Saturday, April 15, 2006

The Gospel of Judas

The Gospel of Judas

The Gospel of Judas is currently being publicized by the National Geographic Society as a new and important discovery. Unfortunately for the NGS, The Gospel of Judas is neither new nor important. Its release, however, is remarkably timed to correspond both with the regular media assault on orthodox Christianity that occurs every Christmas and Easter and with the upcoming release of the movie version of Dan Brown’s book The Da Vinci Code.

First, the facts about The Gospel of Judas. This particular manuscript was found in the 1970’s, finally ending up in the hands of the NGS. The manuscript, on the basis of both paleographical and carbon dating, dates back to the 3rd or 4th centuries AD. The “gospel” itself dates back probably to the mid-second century AD, since it is mentioned in Against Heresies by the early church father Irenaeus about AD 180. This puts it in the same time frame as most of the other “gospels” that came out of Gnostic circles in the 2nd and 3rd centuries AD, such as the Gospel of Philip and the Gospel of Mary. Most of these so-called gospels have been readily available to the reading public since the late 19th century. Many of them are collected in a volume titled The Lost Books of the Bible and published originally in 1926 (though the translations are much earlier).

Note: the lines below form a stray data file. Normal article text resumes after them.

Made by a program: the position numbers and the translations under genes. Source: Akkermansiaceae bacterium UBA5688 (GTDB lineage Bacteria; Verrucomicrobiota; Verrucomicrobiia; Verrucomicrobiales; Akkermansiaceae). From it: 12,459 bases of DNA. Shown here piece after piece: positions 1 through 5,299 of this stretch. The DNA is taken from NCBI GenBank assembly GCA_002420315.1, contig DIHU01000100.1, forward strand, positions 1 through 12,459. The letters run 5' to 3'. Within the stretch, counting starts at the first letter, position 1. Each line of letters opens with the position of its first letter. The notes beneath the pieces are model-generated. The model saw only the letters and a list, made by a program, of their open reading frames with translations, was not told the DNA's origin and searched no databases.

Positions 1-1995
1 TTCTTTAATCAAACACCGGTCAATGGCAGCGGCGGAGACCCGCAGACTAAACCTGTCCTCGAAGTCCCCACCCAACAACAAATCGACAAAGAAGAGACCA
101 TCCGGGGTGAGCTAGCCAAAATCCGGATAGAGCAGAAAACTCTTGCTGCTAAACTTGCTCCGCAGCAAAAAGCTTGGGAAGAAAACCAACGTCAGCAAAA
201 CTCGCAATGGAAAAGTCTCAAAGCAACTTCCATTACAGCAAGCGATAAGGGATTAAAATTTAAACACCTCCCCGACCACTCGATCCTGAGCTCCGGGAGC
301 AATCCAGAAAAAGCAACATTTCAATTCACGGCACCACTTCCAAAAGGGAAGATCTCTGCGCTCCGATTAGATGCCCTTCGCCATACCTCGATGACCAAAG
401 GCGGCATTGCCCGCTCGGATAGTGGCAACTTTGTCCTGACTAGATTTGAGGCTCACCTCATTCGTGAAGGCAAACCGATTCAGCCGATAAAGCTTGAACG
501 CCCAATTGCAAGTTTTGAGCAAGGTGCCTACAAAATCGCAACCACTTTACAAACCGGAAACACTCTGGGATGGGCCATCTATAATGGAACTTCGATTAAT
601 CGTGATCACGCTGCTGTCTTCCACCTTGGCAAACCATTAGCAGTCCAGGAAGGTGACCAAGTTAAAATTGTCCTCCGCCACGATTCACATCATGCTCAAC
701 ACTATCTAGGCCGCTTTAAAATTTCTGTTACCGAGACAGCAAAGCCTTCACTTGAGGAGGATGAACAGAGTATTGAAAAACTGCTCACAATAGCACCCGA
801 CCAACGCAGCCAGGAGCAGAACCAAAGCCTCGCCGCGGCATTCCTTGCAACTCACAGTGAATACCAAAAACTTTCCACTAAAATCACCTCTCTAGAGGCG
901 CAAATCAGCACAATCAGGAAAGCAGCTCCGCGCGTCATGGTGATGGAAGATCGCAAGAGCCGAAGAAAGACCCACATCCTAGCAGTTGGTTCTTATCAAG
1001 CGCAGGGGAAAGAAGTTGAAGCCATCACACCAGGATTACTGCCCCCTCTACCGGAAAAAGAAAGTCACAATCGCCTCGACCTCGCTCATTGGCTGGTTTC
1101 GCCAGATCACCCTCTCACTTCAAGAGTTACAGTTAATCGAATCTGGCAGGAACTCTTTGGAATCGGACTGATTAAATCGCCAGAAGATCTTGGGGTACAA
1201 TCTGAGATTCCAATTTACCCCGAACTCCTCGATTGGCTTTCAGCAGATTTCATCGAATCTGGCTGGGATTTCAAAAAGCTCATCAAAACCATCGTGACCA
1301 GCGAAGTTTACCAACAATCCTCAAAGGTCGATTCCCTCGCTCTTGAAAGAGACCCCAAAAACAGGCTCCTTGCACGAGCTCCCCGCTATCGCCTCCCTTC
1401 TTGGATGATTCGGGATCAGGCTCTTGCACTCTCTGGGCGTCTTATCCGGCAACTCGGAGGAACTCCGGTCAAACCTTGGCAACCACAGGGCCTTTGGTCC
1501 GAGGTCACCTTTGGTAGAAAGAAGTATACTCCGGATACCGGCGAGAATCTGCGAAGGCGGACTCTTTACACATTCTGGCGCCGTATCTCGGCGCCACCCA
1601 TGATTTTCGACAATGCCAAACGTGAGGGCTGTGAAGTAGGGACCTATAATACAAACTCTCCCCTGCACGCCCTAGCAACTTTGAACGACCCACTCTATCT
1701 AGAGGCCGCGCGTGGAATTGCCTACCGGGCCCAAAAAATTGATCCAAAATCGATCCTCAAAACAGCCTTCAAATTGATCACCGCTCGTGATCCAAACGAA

Those familiar with the four canonical gospels will find themselves at sea when they begin reading The Gospel of Judas, or any other of the Gnostic gospels. There is no story here. There is little to no narrative. There are no historical references. Instead there is seemingly endless talking. Jesus is explaining to Judas all the things that he can’t explain to the other apostles. Judas alone is privileged to receive this secret knowledge, which he is then to preserve and pass down.

There is nothing distinctive here. It reads like all the other Gnostic gospels. The emphasis is on secret knowledge, hence the name Gnostic (from the Greek gnosis, meaning knowledge). Unlike orthodox Christianity, which even early on was distinguishing itself by creedal statements to show the unity of the church’s belief, there was no such unity of belief among the Gnostics. Instead there were characteristic features of Gnostic thought. One of these is an extreme dualism. In this dualism, body is bad, spirit is good. Thus, according to The Gospel of Judas, Jesus needed Judas to betray him so that he could be killed and freed from his physical body. In the Gnostic “system” sin is essentially ignorance and salvation is essentially knowledge. Man is lost in sin (read “ignorance”) and hence must have a redeemer (a bringer of true “knowledge”) so that he may be released from bondage to this material world and restored to the divine realm. In this, ancient Gnosticism differs little from modern forms of Gnosticism in which the true problem is ignorance, and salvation is gained by instruction in the true (but hidden) knowledge. There is, however, no real similarity between Gnosticism, in either its ancient or modern forms, and Biblical Christianity. Don’t be led astray. There is not only no gospel (good news) in The Gospel of Judas, there is also no truth.